Penn State’s film review of Sunday’s 18-point loss to Minnesota centered around the turnover-riddled opening minutes.
The Nittany Lions’ mistakes killed any chances of beating the Golden Gophers. And Penn State coach Patrick Chambers and his staff hammered that home to their players as they began to prepare for a rematch of the regular-season finale in the first round of the Big Ten tournament.
“We said, ‘This is us. This is us,’” Chambers said. “Just poor turnovers, poor decisions, a lot of one-on-one.”
No. 10 seed Penn State (15-16, 6-12) opens the conference tournament Thursday at 6:30 p.m. against seventh-seeded Minnesota (19-12, 8-10) in Indianapolis. The winner advances to the quarterfinals Friday to face second-seeded Wisconsin. The Nittany Lions are focused on fixing their own problems as they prepare to face Minnesota just four days after the disappointing setback.
Chambers said one of Penn State’s keys to the game Sunday was to have less than 10 turnovers. Penn State committed six turnovers to contribute to an early 20-point deficit and finished with 10 turnovers in the first half.
All season, the coach has stressed the Nittany Lions’ need for three scorers to win games. Penn State guard D.J. Newbill was once again the team’s only threat offensively, scoring a game-high 24 points on 20 shots.
Those two issues fueled the Gophers’ hot start and their 81-63 win over the Nittany Lions.
“We both scout each other, we know exactly what we’re gonna do,” Chambers said. “But guys got to go make plays. If they score 80 points again, it’s not gonna be a good outcome for us.”
Chambers is hoping to his team can get back on track Thursday.
He said he’s been pleased with Penn State’s play in the last four games of the regular season. The Nittany Lions beat Ohio State for the second time, stuck with then-No. 14 Wisconsin in a five-point loss and blew Northwestern away before unraveling against the Gophers in the finale.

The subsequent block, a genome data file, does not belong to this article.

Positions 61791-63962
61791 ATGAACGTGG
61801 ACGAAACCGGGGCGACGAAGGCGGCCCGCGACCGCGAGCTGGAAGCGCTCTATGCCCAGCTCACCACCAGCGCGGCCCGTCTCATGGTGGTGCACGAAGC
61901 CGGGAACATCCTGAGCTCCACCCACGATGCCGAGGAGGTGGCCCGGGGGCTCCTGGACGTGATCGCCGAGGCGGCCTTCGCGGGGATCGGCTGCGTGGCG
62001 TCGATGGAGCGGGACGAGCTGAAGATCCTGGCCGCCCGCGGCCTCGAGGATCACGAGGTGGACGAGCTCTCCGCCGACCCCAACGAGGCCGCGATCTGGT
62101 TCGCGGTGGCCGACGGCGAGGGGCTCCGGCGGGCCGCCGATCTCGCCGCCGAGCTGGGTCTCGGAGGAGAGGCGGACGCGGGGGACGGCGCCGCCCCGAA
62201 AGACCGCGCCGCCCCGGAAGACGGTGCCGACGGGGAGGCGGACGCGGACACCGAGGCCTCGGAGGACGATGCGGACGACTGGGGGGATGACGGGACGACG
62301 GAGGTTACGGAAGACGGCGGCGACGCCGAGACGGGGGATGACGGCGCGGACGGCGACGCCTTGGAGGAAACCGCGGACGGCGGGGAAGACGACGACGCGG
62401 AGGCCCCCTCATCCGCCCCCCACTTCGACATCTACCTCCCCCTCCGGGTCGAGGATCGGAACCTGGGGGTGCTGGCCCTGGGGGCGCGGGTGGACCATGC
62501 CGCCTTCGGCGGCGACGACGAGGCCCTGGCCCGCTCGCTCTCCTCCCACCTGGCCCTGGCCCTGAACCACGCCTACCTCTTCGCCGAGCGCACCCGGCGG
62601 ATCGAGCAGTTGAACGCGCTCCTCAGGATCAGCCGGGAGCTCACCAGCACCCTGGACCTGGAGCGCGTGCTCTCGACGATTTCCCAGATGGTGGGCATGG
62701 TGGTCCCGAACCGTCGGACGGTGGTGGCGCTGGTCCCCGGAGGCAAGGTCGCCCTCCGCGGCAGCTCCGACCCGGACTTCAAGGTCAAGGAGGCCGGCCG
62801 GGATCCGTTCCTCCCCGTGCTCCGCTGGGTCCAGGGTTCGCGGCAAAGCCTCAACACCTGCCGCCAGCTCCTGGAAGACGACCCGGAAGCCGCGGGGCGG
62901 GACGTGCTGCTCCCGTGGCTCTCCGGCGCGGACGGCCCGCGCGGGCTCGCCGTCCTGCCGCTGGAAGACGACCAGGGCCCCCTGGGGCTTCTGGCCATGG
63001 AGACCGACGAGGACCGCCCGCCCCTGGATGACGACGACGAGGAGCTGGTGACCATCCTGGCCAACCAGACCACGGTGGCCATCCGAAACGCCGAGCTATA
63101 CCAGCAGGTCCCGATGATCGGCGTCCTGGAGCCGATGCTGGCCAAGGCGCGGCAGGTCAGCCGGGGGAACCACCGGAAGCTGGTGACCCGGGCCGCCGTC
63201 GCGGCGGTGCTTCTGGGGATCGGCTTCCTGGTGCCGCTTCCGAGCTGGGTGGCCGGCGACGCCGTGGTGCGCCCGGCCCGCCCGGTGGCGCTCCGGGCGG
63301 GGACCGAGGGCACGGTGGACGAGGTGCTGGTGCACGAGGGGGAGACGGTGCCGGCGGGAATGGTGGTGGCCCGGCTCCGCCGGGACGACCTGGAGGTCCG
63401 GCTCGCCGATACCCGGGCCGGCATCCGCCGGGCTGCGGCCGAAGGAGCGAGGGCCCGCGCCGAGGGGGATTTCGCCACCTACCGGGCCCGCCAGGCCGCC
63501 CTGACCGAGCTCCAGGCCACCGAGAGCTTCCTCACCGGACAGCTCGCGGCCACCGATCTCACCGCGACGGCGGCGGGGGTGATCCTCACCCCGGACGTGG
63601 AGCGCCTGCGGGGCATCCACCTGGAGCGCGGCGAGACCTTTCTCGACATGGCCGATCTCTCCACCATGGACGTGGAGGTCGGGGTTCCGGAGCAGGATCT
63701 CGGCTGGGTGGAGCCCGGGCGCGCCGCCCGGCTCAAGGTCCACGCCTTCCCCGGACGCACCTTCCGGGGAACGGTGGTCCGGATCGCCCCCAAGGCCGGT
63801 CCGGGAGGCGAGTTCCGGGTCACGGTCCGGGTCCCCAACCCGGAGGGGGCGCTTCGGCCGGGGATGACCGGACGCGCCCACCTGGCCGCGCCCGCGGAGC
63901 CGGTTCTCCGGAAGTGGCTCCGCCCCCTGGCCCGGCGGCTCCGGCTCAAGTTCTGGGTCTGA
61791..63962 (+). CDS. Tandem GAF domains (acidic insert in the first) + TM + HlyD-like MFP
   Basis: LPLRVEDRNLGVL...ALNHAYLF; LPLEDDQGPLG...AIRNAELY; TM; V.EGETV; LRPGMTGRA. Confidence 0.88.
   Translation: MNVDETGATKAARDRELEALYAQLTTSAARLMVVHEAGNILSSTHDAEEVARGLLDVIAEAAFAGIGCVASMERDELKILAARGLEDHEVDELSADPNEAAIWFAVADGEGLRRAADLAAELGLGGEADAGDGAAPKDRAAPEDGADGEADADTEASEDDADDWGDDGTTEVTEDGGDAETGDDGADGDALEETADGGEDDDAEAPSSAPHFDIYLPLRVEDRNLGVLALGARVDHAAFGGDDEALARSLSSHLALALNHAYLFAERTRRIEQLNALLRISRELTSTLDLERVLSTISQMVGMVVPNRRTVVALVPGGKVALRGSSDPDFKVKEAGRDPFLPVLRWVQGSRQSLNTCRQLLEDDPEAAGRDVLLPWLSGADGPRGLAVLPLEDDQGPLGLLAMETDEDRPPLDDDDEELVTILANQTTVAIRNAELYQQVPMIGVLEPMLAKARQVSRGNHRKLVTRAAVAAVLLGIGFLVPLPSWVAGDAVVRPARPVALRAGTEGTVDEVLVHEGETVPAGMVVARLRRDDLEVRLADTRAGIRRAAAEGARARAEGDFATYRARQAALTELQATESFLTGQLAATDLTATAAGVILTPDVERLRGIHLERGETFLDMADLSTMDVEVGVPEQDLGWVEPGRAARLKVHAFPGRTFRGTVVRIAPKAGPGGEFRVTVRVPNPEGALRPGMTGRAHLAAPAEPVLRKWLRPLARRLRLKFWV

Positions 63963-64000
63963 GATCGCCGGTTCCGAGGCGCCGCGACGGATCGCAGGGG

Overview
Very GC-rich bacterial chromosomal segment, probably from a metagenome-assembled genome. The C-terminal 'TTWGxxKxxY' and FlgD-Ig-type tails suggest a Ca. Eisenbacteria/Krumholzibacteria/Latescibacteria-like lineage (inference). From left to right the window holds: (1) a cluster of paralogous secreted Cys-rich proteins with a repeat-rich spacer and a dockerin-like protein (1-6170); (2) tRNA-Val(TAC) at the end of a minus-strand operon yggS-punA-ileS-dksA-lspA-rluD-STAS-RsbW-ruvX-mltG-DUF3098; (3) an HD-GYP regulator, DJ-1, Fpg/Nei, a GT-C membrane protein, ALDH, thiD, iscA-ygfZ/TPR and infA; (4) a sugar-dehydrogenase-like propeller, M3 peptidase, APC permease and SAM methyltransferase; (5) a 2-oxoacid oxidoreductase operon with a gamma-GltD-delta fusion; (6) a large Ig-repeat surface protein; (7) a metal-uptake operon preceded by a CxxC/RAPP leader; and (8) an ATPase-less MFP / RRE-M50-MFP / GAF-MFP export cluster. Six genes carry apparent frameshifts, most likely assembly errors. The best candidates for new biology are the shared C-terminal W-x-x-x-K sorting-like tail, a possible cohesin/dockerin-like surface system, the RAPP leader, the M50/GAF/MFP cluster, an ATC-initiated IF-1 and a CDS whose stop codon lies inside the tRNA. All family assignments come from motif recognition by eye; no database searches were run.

Newbill said the loss reinforced the need to limit turnovers.
“We got to take care of the basketball,” Newbill said. “We turned the ball over way too much. You can’t go into someone else’s house on senior night and turn the ball over 10 times in the first half. It’s almost impossible to win that way.”
Outside of that lesson, Newbill said Penn State views this week as a fresh start.
After an up-and-down regular season, the Nittany Lions have a chance to finish on a positive note and earn a postseason tournament bid.
Fifth-year guard Tim Frazier is well aware of what’s at stake.
“It’s win or go home,” Frazier said. “You lose, your season can be over. You can be in different places that you don’t want to be. We want to continue to win as much as possible. Obviously, my senior season, I want to keep winning. I believe we can keep winning and as long as we keep winning, I’ll be happy.”
Frazier played a crucial role in the Nittany Lions’ run to their first-ever Big Ten championship game appearance in 2011.
Penn State beat Indiana, Wisconsin and Michigan State to reach the title game, where the Nittany Lions lost to Ohio State.
Frazier said his teammates need to go to Indianapolis expecting to advance.
“Make sure you pack all the way to Sunday,” Frazier said of his advice for his teammates. “Be prepared. Believe that you’ll be there Sunday and go out there and compete. We play our game, play Penn State basketball, and there ain’t no team that we can’t beat, so you pack all the way until Sunday and be prepared to be there that long.”
To get there, Penn State will need to be at its best.
That’s why Chambers isn’t worried about Minnesota as he prepares to face the Gophers again. The Nittany Lions’ success in the tournament depends on whether on not his team steps up.
“It’s all about us,” Chambers said. “It’s all about our mindset, it’s all about where we are, what we’re thinking, where our heads are, that’s what it is. If we can go into this game with a clear head and compete from the start and give ourselves a chance, we’ll be OK.”